Stull shared her snowy experience with the hotel clerk and learned that a it was possible to take a trolley tour around the peninsula and visit the lighthouses that way. It was an idea that made #15 on the bucket list, and an activity she later took advantage of with some of her family.
With the list idea in place, she went through the process of self-publishing the book. “I think, like any writer, I just felt so passionate about what I wanted to write about,” she said. “For me, the best way for me to do that was to be self-published.”
Most of the writing was done manually. “There’s power in writing by hand. You spell out the words and it’s almost like you’re casting a spell.”
After typing it up on the computer, the text was laid out professionally with photos and quotes, then sent to Worzalla Printing in Stevens Point. “I wanted to keep the book as Wisconsin as possible,” Stull explained. “The people that designed the cover were from Milwaukee, it’s printed on Wisconsin paper, and I wanted to make sure the publisher was in Wisconsin.”
Additionally, Stull contacted every business that was mentioned in the book to get permission—even lawyers for the Green Bay Packers, who appreciated that she had thought of it. Since Stull and her family are Packer fans, and her dad is a shareholder, the fact that attending a Packers Game makes number one on the bucket list might come as no surprise. But a few of the businesses asked specially that the Packers be put first.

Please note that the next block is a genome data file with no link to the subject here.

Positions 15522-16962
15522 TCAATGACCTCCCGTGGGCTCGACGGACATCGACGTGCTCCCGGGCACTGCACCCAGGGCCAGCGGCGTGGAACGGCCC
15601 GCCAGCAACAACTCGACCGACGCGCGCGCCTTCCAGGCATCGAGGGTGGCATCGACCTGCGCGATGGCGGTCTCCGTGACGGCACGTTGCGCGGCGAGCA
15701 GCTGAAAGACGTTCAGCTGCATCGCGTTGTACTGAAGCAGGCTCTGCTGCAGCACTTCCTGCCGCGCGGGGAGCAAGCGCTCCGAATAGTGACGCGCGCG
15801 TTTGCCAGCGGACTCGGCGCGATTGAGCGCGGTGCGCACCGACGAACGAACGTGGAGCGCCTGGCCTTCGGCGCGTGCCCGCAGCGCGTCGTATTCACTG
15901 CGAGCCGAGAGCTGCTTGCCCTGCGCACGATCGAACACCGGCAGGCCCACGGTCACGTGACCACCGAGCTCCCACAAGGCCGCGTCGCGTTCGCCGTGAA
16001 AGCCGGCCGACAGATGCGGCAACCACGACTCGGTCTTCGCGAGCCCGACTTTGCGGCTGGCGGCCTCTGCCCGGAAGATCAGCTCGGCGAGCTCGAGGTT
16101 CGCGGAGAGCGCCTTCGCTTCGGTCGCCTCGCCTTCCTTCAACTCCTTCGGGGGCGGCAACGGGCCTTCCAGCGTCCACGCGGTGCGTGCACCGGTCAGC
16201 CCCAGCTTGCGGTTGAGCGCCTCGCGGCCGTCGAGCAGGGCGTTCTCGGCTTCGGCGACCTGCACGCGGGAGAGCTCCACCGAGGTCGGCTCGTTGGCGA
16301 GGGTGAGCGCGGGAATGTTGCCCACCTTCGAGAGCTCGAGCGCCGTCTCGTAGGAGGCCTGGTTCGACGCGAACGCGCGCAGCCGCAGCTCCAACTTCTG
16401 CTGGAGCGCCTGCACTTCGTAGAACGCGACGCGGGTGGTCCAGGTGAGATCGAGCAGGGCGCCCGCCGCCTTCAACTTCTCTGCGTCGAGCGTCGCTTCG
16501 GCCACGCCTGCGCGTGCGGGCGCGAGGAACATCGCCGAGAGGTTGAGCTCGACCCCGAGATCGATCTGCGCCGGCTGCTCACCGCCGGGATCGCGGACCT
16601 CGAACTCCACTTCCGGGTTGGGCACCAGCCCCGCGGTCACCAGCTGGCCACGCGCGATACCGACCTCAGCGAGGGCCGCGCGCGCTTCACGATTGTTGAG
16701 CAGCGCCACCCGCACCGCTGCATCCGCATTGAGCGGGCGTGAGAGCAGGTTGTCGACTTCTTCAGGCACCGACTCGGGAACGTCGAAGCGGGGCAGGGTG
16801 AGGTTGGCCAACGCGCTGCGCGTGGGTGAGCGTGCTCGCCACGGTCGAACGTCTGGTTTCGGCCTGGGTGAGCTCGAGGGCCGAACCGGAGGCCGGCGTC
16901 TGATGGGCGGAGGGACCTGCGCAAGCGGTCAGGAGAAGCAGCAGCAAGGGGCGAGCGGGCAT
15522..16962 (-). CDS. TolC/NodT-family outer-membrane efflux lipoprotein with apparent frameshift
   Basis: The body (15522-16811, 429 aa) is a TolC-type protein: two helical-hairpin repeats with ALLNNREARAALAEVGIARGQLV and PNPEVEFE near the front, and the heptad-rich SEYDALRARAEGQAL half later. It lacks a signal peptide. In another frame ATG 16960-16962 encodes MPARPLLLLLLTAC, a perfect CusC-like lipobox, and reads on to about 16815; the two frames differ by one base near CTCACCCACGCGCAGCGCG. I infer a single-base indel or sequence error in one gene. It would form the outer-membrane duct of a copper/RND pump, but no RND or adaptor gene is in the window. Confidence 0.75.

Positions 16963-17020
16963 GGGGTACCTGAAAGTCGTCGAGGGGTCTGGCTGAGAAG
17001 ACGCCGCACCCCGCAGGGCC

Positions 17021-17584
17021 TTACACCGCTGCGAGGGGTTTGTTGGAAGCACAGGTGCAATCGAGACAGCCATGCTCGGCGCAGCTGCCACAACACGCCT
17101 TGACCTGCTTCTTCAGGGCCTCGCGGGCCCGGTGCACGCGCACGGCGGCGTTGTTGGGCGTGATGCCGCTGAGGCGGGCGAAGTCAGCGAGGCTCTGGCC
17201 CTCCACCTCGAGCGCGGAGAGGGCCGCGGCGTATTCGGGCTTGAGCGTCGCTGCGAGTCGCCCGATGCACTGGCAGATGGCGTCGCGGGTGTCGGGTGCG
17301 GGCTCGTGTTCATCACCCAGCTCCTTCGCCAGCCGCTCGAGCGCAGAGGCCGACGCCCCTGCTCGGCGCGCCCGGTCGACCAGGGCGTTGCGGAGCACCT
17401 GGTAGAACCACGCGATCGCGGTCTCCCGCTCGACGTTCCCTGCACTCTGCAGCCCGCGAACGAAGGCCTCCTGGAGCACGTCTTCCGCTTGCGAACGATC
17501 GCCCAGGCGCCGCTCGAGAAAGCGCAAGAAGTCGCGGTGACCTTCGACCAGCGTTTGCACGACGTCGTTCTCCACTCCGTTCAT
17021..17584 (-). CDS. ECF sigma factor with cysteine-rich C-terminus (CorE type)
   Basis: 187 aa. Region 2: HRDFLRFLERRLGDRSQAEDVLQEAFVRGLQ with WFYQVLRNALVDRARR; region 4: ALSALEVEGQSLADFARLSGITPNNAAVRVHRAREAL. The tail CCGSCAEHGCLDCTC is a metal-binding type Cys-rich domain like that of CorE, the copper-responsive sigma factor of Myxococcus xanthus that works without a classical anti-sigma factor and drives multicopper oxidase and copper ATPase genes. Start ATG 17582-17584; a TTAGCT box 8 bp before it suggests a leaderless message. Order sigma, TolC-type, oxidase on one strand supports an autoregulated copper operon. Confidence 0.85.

A love for the team isn’t confined to the state. Before returning to Kentucky, the most-requested item for Stull to bring back is cheese—of a sort.
“The number one thing that surprised me is that they all want the cheesehead!” she said. Since Kentucky doesn’t have its own NFL team, friends she’s won over have no problem donning the hat–Number 44–and cheering for the Packers.
Later, with the physical book in hand, Stull returned to Wisconsin with her daughters to become bait inside the Big Musky in Hayward, visit the Little House Wayside in Pepin, drive down the Great River Road and eat a Stockholm pie.
“I discovered five more places I could have added for every thing that I did,” Stull said. She has checked off about eighty activities from her own list. “I still have more to do, which is a good thing.”
To use the book, one simply flips through and marks which activities would make for a great adventure. “If you have ideas of things you’d like to accomplish, I encourage you to write them down. You might surprise yourself,” she said.
Some of her favorite and most memorable bucket list activities were dog-sledding, riding the Elroy Sparta Trail and kayaking with her sister around the Apostle Islands sea caves in Lake Superior. The following February, she returned to the islands to see the caves covered in ice, and was able to walk over the frozen lake on the same spot where she had kayaked.
The difference is part of the charm of Wisconsin’s distinct seasons, Stull feels. “You can go to the same destination see a different view four times a year.”
Not ranked in any way, the list covers events that are seasonal and locations that can be visited at any time. The book, often used as a gift item and in Wisconsin-themed baskets, is free to customize: some readers create an album by pasting pictures underneath each list item that they complete.
Though a lot of work at the time given that she was new to self-publishing, Stull feels that she would find the process easier the next time around. And the experience overall was rewarding.
“It changed my life. I’ve met so many amazing people just by writing this book,” she said. “What they say is true: it’s not about the destination, it’s the journey. I did things I never thought I could do just by writing them down.”
Travel photos contributed by Kelly Jo Stull.